Technology deployment in the developing world: Myth versus reality

WE CARE's solar suitcase.

WE CARE Solar's suitcase system. Image courtesy

The narrative usually goes something like this: a naïve scientist invents a clever piece of technology designed to improve the quality of life in the developing world, only to be shocked and horrified when it is not wholly embraced by the people it was designed to help.

“As engineers and scientists, it is easy to fixate on the technology,” writes Economist blogger S.C. “[Technology] is no substitute for the human element.”

“Like most things that sound too good to be true, it’s not that easy” Brad Plumer of the Washington Post reminds us, referring to a clean cookstove project in India.

Pile it on, folks. Surely the scientists and engineers behind the projects had no clue that there might be cultural barriers to technology adoption in the developing world? Surely those same scientists have never been out in the field in places like Haiti, Nigeria, and India to gather first-hand information about the needs and customs of the end users of their inventions?

Of course, such characterizations could not be further from the truth. Many scientists, especially those working on technologies for the developing world, take on challenges precisely because of their desire to address human-level complexity. The fact that difficulties arise on occasion comes as neither a surprise nor a disappointment to them. It’s just part of the job.

A number of groups at Berkeley are working on addressing the human element of deploying technology in the developing world. For example, Lina Nilsson recently wrote a feature article for the Berkeley Science Review that describes of the work of Berkeley-based nonprofits WE CARE Solar and NextDrop in Africa and India, respectively. Or, last October, BSR blogger Liz Boatman highlighted an ongoing cookstove project in Haiti.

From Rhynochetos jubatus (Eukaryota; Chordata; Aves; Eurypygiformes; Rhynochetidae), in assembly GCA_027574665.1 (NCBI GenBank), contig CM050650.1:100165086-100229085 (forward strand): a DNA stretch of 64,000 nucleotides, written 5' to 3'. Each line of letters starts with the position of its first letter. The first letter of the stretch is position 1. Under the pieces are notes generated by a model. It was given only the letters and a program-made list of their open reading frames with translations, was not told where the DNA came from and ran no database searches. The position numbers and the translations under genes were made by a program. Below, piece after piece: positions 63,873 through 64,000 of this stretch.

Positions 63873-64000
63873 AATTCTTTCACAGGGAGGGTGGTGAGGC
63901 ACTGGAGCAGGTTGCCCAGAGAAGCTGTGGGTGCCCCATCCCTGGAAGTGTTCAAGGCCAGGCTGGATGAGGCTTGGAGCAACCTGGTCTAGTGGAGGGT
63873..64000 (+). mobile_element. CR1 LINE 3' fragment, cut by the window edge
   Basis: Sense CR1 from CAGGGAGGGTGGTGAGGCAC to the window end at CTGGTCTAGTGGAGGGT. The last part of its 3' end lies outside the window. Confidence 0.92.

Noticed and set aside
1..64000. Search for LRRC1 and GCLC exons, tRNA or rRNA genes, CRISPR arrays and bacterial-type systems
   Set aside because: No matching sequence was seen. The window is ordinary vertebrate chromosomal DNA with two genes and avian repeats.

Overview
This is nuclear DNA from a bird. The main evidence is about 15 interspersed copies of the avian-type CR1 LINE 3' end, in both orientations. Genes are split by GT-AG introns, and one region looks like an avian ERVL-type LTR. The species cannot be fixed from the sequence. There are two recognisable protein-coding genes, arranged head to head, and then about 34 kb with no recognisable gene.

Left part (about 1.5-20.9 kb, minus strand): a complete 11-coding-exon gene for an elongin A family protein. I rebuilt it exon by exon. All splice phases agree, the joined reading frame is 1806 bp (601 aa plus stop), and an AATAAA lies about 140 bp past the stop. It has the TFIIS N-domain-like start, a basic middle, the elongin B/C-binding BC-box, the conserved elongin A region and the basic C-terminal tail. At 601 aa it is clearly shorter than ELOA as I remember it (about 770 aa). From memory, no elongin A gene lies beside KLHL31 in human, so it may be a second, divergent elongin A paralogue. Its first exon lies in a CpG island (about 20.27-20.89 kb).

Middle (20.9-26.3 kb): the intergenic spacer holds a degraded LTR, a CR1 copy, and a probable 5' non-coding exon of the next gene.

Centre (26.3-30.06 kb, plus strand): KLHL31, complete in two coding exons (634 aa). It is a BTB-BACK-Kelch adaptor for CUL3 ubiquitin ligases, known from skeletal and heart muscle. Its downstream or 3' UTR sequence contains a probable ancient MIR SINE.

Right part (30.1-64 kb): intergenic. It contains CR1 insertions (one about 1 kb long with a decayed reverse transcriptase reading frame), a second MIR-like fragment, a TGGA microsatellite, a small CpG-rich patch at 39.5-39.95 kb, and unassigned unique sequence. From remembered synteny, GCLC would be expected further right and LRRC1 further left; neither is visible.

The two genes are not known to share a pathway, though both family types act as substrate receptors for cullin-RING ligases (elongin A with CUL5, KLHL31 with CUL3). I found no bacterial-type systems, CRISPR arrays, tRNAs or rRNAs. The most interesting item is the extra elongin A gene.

What we learn from reading these articles is that the process of deploying technologies in the developing world is just that: a process. It starts with a technological innovation, like a low-cost solar power system, but it does not end there. There is also a hypothesis (“Our system can generate cheap, clean electricity in Nigeria”), an experiment that yields data (“Our prototype failed after eight weeks in the field due to poor electrical workmanship on the installation”), and finally an analysis that uses the results of the field test to improve the technology. The process iterates until a sustainable solution is attained. For example, the low-cost solar system has evolved into a successful solar ‘suitcase’ product that comes pre-wired to avoid mishaps during installation.

It is worth noting that at no point during the process do overconfident scientists step out of the lab for the first time thinking that they have found the ultimate solution, only to be put in their place by the complex realities of the situation. That myth makes for a convenient storyline for journalists, but the truth is that when it comes to designing technologies for social development, the scientists who are involved know that the real world is the lab. As the explosion of cellular telephones in Africa demonstrates, the right technology in the right place can make all the difference in the world.

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